Tom Van Dyke said...

I agree with both Connie and Jay. Our alternative of course is going back to and/or continuing to support authoritarian governments that will keep the crazies in line with a sort of counter-terror.

But we have been quite morally unhappy with ourselves pursuing such Kissinger/Brzezinski realpolitik.

Me, I think the structural problem with the Great War on Terror is that it's against loosely-organized individuals rather than states.

That the inhabitants of nation-states are responsible for the actions of their popularly elected governments is a truism, and in the Middle East, I welcome recent changes as a necessary evolution, albeit unpleasant in the short term.

(Based on his own analysis, even Ward Churchill would be forced to agree with that proposition, I think. It is the little Eichmanns who are responsbile for little Dresdens.)

If Hamas wishes to continue its existential war on the state of Israel, then they now stand on the front line in front of the Palestinian civilian population, rather than cowardly hiding behind it, because they are now one and the same.

Plausible deniabilty of guilt for terrorism is quickly fading in the Muslim world because of a rush of political changes.

Good.

I'd have preferred that the Iraqis welcome the US and UK as liberators and played nice with each other. Unfortunately, some folks are incapable of acting in their own best interests.

Still, the political evolution being forced by the Bushies on the Muslim world is making moralistic handwringing about the gray area between governments, terrorists, and civilians moot.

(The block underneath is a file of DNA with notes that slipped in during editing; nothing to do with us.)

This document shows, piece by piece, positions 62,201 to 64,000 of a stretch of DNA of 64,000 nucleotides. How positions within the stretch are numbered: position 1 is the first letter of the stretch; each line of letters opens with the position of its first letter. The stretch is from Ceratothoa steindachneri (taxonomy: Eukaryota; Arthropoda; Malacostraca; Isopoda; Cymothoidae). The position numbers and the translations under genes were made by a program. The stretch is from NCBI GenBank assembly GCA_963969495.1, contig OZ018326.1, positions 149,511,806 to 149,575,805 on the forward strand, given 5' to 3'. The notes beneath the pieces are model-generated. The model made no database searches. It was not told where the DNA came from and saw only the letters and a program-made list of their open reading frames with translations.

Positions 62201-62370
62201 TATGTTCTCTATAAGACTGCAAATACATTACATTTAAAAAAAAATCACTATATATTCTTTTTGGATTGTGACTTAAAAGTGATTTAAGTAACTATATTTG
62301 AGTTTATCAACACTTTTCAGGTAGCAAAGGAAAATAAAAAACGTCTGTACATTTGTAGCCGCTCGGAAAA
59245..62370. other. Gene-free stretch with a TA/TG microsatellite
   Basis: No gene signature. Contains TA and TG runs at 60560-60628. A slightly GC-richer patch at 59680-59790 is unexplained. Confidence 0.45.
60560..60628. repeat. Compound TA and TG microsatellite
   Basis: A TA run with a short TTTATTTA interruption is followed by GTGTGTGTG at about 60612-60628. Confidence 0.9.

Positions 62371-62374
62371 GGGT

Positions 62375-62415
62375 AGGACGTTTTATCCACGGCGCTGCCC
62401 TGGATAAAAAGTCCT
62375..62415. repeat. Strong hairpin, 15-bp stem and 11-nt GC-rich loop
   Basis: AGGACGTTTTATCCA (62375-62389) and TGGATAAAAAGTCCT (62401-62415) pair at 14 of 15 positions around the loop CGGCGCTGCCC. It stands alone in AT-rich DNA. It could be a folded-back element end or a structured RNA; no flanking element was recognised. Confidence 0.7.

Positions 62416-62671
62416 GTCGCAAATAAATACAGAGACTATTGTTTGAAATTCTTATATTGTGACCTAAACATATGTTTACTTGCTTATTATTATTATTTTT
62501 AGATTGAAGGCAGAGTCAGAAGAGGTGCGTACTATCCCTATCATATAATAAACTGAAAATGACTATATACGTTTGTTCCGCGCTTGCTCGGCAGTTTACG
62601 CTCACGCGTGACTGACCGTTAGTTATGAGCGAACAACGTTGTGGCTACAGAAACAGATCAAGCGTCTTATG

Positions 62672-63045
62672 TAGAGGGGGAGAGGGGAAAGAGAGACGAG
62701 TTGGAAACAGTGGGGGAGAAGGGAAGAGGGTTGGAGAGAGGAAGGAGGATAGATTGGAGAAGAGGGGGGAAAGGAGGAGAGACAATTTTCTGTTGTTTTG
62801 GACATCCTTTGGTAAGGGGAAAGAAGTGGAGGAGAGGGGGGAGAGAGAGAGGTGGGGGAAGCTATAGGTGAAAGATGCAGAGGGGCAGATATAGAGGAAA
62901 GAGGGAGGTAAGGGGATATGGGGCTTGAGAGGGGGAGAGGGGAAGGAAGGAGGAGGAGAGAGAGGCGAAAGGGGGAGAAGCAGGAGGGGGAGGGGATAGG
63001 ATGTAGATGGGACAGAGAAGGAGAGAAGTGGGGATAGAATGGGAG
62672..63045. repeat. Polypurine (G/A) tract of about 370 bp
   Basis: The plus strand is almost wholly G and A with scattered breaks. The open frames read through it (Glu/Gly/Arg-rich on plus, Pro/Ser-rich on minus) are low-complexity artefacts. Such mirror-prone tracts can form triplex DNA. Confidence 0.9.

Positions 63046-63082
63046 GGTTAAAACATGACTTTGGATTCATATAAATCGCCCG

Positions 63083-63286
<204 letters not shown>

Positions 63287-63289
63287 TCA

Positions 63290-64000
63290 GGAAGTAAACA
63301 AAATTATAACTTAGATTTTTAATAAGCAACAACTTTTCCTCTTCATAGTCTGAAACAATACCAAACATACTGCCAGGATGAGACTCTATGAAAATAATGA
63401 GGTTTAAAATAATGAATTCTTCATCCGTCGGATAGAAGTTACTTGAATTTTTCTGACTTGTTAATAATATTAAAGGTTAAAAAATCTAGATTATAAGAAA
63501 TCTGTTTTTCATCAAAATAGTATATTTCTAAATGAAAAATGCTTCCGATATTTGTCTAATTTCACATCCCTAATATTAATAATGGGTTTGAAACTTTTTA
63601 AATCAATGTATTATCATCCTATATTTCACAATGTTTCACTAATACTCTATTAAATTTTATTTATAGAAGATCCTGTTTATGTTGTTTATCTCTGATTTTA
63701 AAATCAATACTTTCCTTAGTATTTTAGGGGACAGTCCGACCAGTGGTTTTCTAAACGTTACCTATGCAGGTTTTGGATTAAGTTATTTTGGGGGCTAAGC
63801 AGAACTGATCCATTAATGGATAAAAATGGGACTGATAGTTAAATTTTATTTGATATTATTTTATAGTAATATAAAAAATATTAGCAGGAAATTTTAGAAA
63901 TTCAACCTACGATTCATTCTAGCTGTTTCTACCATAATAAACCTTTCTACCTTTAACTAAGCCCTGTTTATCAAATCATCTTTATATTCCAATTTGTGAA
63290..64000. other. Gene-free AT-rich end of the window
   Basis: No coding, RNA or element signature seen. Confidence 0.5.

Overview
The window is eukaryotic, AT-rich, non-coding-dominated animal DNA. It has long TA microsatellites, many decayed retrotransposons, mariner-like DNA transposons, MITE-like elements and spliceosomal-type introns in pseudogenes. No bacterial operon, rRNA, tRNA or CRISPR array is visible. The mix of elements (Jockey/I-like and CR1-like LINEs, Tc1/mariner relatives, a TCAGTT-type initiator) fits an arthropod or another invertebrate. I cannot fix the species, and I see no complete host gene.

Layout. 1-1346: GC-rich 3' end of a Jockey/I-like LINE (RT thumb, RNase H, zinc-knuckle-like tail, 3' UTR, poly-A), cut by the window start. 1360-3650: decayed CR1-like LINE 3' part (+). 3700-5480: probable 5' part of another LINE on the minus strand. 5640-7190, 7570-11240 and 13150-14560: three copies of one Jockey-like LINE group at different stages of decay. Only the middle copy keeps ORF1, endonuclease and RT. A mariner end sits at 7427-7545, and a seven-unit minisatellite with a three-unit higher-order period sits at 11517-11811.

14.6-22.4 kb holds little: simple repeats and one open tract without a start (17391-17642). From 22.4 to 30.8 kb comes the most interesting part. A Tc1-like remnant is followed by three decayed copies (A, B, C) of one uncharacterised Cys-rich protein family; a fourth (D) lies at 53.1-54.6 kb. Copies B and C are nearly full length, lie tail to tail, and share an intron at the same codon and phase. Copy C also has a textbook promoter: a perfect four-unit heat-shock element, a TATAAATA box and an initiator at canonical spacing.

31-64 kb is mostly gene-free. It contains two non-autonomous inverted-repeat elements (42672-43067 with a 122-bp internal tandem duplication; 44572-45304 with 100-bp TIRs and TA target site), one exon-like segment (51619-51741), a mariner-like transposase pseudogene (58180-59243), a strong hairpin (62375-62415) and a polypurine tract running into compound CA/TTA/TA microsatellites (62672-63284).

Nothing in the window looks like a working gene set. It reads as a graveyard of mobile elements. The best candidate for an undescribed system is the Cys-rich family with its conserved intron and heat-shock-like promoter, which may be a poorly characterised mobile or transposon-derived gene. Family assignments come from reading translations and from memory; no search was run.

May you live in interesting times.

JC said...

Good point, Mr. Van Dyke. At first, I was inclined to join the hand-wringing over Hamas winning the election and the crazy people winning in Iran. Now I'm not so sure.

If terrorists / crazy people are legitimately (democratically, more or less) in control of the governments in Palestine and Iran, it means the world powers can negotiate with and dispose of them through world politics. As long as they were "underground," we were limited to CIA and some military actions. Now if Hamas pulls something (for example), we can just declare open war on Palestine and clean up the mess. If Iran wants to build nukes, fine---we'll impose sanctions or worse. They have lost the advantage of stealth, so we can now leverage the combined might of the United Nations, as unbearably slow as they might be. Of course, if those in the Middle East governments are at all rational, they will realize this and refrain from doing anything stupid like attacking Israel or the U.S. (Scott Adams wrote a silly but apt blog entry on this. Let's only hope they have some shred of rationality.)

To me, it seems a little like Al Capone facing an IRS audit.

Matt Huisman said...

Excellent observations once again Mr. Van Dyke. The clarity that we gain from the election of Hamas-types is most valuable.

The next question then, if we agree that it’s beneficial to allow (encourage) this sort of thing, is do we have any right (responsibility) to encourage opposition groups within these nations? I'm told the world is filled with Muslims who don’t agree with the aims of their radicalized brothers. Why should we not lend our assistance to their cause when it coincides with our interests?

Tlaloc said...

"I see Iraq now as how to minimize disaster. What about dividing Iraq back into Kurds, Sunnis and Shiites?"

Possibly the best choice but very delicate and difficult. Look at the history of British Indo-china bcoming the modern states of India and Pakistan to see how such a division can lead to massive bloodshed and decades of war.

But like I said it may be the best answer to this royal mess Reagan-Bush-Clinton-Bush created.